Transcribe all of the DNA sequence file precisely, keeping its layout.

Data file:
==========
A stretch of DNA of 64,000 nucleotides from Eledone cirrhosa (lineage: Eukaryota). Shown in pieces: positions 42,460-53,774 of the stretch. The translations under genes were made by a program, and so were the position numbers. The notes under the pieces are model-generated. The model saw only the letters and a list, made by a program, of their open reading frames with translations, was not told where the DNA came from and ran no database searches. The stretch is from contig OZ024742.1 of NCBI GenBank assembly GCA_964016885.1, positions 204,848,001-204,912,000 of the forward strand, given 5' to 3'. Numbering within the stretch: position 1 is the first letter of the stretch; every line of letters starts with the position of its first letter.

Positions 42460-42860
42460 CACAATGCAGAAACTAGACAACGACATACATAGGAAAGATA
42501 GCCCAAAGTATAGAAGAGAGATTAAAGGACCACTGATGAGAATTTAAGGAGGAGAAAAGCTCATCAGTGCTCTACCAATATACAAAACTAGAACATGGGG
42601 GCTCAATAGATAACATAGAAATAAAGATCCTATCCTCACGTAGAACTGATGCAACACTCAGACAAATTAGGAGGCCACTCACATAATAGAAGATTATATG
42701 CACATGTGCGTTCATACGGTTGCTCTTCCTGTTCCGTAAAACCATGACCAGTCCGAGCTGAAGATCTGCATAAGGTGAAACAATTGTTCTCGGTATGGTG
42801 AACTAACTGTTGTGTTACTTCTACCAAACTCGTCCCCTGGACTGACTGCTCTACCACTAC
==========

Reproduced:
A stretch of DNA of 64,000 nucleotides from Eledone cirrhosa (lineage: Eukaryota). Shown in pieces: positions 42,460-53,774 of the stretch. The translations under genes were made by a program, and so were the position numbers. The notes under the pieces are model-generated. The model saw only the letters and a list, made by a program, of their open reading frames with translations, was not told where the DNA came from and ran no database searches. The stretch is from contig OZ024742.1 of NCBI GenBank assembly GCA_964016885.1, positions 204,848,001-204,912,000 of the forward strand, given 5' to 3'. Numbering within the stretch: position 1 is the first letter of the stretch; every line of letters starts with the position of its first letter.

Positions 42460-42860
42460 CACAATGCAGAAACTAGACAACGACATACATAGGAAAGATA
42501 GCCCAAAGTATAGAAGAGAGATTAAAGGACCACTGATGAGAATTTAAGGAGGAGAAAAGCTCATCAGTGCTCTACCAATATACAAAACTAGAACATGGGG
42601 GCTCAATAGATAACATAGAAATAAAGATCCTATCCTCACGTAGAACTGATGCAACACTCAGACAAATTAGGAGGCCACTCACATAATAGAAGATTATATG
42701 CACATGTGCGTTCATACGGTTGCTCTTCCTGTTCCGTAAAACCATGACCAGTCCGAGCTGAAGATCTGCATAAGGTGAAACAATTGTTCTCGGTATGGTG
42801 AACTAACTGTTGTGTTACTTCTACCAAACTCGTCCCCTGGACTGACTGCTCTACCACTAC